Every field has its stars, and nursing research is certainly no exception. One of those stars – City of Hope’s Betty Ferrell, Ph.D., R.N., – will soon be inducted into the International Nurse Researcher Hall of Fame by the Honor Society of Nursing, Sigma Theta Tau International (STTI).
A pioneer in the field of palliative care nursing, Ferrell is City of Hope’s director of Nursing Research and Education. She will join 24 other nurses being inducted this year. The award recognizes nurse researchers who have achieved national or international recognition and whose work has improved the nursing profession and the patients it serves. The honorees’ research projects will be shared through the Virginia Henderson International Nursing e-Repository, allowing nurses around the globe to benefit from their discoveries.
“The combined accomplishments of these 25 honorees are nothing short of world-changing,” said Hester C. Klopper, Ph.D., M.B.A., R.N., R.M., STTI president. “In keeping with the STTI mission to celebrate nursing excellence in scholarship, leadership and service, I congratulate the 2014 Nurse Researcher Hall of Fame honorees.” » Continue Reading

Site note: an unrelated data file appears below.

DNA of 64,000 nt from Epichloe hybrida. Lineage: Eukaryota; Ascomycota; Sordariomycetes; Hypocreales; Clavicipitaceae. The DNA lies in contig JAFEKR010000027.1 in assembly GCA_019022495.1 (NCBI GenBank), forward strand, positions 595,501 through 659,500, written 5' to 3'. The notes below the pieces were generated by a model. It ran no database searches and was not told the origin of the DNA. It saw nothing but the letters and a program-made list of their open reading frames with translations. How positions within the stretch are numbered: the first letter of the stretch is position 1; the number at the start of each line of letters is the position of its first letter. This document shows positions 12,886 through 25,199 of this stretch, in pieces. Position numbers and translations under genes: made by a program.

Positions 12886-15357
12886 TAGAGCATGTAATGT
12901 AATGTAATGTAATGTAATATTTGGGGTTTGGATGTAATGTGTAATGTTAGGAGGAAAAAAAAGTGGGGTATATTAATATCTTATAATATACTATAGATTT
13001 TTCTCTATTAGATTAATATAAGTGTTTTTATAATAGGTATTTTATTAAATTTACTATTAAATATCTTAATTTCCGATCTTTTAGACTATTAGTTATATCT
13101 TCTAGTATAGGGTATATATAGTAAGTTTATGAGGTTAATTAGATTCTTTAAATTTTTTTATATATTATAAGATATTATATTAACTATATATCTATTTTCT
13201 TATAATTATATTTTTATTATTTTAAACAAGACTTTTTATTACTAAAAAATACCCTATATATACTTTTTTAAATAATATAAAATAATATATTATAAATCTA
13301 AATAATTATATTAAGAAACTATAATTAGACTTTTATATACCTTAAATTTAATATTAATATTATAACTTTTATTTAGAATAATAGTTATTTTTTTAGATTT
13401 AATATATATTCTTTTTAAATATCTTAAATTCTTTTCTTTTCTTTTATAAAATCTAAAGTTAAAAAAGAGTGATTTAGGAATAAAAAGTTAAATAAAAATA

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Bladder cancer incidence rates have not increased over the past few years — which is a good thing. But unlike cancers of the colon, prostate and lung, they haven’t declined either.
With more than 74,690 new cases of bladder cancer diagnosed in the United States each year and approximately 15, 580 deaths from the disease, it’s imperative to find the underlying causes of bladder cancer and why the incidence rate remains stubbornly unchanged.
What is the current trend for bladder cancer incidence rates?
When reviewing the most recent American Cancer Society statistics, it appears as though bladder cancer incidences have flat-lined to some extent. This is disappointing because there are several other cancers indicated in the same annual report that appear to be on the decline. For instance, the incidence rates on prostate cancer in broad terms seem to be falling.
Furthermore, incidence rates of lung cancer and colorectal cancer also appear to be falling. This may potentially reflect little change in terms of bladder cancer screening; whereas for colorectal cancer and prostate cancer, there’s been a great extent of literature on cancer screening. We just don’t have the same in the context of bladder cancer.